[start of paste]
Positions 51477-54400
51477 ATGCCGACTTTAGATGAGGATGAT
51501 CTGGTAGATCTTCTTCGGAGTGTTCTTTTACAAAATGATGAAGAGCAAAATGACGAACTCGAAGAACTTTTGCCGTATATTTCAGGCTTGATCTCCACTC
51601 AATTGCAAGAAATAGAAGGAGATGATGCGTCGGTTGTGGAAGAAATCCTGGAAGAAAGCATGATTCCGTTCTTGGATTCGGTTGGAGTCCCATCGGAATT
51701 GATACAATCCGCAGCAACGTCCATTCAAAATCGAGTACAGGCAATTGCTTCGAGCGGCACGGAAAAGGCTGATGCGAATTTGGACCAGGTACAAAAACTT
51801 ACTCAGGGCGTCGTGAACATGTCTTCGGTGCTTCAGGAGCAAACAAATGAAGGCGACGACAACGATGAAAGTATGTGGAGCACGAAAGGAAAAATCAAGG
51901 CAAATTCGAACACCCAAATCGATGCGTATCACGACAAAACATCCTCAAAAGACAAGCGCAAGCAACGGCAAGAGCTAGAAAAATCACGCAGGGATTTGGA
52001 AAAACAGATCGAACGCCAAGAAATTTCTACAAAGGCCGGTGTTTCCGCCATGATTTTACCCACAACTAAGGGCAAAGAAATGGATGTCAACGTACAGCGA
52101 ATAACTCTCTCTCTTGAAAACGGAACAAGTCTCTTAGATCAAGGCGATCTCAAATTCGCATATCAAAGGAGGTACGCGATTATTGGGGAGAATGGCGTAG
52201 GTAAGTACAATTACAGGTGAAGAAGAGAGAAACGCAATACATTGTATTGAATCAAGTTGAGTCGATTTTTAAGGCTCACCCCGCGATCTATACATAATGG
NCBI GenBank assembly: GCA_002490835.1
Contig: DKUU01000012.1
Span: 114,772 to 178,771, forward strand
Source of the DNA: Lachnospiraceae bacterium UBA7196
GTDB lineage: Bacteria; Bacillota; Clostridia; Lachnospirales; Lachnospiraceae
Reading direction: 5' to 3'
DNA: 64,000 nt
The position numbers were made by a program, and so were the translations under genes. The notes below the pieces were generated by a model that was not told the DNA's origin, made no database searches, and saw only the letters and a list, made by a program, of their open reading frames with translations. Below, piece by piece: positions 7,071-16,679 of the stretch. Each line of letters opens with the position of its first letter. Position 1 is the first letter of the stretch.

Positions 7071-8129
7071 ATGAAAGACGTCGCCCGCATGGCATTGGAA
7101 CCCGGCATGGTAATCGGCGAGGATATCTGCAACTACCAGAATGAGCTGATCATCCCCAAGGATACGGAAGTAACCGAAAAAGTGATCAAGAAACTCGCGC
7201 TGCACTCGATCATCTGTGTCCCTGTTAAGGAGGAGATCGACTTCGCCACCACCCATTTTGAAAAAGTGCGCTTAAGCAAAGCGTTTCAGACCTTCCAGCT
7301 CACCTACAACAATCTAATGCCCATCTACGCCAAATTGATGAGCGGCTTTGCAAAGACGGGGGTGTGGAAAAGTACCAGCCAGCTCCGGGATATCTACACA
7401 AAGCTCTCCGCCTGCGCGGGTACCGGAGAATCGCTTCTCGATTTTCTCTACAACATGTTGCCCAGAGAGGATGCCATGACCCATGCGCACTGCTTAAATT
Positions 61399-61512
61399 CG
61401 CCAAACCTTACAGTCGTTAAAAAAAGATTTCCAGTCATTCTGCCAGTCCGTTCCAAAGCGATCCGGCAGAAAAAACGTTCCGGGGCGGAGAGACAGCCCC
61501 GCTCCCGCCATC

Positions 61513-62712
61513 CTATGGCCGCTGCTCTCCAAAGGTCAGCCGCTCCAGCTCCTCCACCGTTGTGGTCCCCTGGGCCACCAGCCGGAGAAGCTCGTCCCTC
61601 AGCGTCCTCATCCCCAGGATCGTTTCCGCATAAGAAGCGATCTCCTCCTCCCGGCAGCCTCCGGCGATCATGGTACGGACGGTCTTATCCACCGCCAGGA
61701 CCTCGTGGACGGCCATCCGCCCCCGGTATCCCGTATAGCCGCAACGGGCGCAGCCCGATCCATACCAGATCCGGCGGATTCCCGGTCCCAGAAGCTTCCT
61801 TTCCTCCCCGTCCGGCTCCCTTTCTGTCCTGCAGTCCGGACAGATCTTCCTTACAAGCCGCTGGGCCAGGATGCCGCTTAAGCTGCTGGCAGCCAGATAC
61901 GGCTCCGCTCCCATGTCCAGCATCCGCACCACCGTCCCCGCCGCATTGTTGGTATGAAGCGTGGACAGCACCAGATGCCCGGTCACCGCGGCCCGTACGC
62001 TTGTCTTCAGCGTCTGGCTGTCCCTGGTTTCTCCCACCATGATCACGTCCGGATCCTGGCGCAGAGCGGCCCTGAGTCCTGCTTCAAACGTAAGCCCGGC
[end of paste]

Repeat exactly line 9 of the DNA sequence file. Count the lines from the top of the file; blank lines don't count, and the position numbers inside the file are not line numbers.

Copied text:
52101 ATAACTCTCTCTCTTGAAAACGGAACAAGTCTCTTAGATCAAGGCGATCTCAAATTCGCATATCAAAGGAGGTACGCGATTATTGGGGAGAATGGCGTAG